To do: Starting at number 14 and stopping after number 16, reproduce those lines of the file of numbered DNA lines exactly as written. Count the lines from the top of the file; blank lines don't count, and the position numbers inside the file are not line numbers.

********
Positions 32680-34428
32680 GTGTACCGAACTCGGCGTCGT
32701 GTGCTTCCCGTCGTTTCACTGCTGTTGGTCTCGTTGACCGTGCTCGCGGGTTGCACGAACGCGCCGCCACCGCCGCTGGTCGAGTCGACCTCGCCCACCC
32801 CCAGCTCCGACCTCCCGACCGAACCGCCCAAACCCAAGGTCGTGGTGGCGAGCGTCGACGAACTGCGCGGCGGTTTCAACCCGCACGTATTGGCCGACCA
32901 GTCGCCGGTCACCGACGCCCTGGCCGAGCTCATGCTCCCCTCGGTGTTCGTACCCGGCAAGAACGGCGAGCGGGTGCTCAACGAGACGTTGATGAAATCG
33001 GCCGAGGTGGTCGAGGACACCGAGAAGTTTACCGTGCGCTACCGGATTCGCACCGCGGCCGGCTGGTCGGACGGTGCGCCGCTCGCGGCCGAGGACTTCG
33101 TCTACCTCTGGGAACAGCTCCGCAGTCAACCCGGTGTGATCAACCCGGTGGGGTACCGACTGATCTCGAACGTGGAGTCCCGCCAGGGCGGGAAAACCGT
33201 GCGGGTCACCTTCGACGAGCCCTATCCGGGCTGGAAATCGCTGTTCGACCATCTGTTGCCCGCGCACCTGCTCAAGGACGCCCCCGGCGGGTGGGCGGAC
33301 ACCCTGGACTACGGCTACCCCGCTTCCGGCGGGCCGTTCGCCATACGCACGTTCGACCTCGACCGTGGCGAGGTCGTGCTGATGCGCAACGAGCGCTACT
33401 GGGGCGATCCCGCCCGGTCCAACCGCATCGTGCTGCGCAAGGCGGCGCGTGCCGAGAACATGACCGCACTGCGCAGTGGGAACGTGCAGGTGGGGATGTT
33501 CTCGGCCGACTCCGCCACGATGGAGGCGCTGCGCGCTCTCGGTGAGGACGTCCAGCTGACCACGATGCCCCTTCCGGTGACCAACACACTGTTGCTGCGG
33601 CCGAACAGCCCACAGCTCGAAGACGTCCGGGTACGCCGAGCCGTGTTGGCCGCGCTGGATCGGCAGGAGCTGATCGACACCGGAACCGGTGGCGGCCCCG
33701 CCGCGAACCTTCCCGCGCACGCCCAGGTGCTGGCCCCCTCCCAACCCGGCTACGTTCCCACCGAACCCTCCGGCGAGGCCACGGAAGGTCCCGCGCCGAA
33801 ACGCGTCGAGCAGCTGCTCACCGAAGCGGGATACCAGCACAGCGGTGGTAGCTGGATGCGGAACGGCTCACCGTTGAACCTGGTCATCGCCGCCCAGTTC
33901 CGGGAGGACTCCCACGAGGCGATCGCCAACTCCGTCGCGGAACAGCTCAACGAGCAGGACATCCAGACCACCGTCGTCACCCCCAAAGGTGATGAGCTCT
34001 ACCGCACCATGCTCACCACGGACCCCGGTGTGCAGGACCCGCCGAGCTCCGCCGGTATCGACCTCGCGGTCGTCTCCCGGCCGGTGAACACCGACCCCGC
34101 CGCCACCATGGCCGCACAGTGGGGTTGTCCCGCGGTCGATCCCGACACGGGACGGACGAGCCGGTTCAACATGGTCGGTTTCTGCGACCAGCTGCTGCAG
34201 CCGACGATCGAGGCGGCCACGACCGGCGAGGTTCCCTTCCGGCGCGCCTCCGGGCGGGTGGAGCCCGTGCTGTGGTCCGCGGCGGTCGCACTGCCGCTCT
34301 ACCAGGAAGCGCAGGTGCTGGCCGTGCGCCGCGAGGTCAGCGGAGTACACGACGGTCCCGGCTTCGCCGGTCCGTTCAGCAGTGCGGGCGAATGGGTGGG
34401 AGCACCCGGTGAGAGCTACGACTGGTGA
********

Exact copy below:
33801 ACGCGTCGAGCAGCTGCTCACCGAAGCGGGATACCAGCACAGCGGTGGTAGCTGGATGCGGAACGGCTCACCGTTGAACCTGGTCATCGCCGCCCAGTTC
33901 CGGGAGGACTCCCACGAGGCGATCGCCAACTCCGTCGCGGAACAGCTCAACGAGCAGGACATCCAGACCACCGTCGTCACCCCCAAAGGTGATGAGCTCT
34001 ACCGCACCATGCTCACCACGGACCCCGGTGTGCAGGACCCGCCGAGCTCCGCCGGTATCGACCTCGCGGTCGTCTCCCGGCCGGTGAACACCGACCCCGC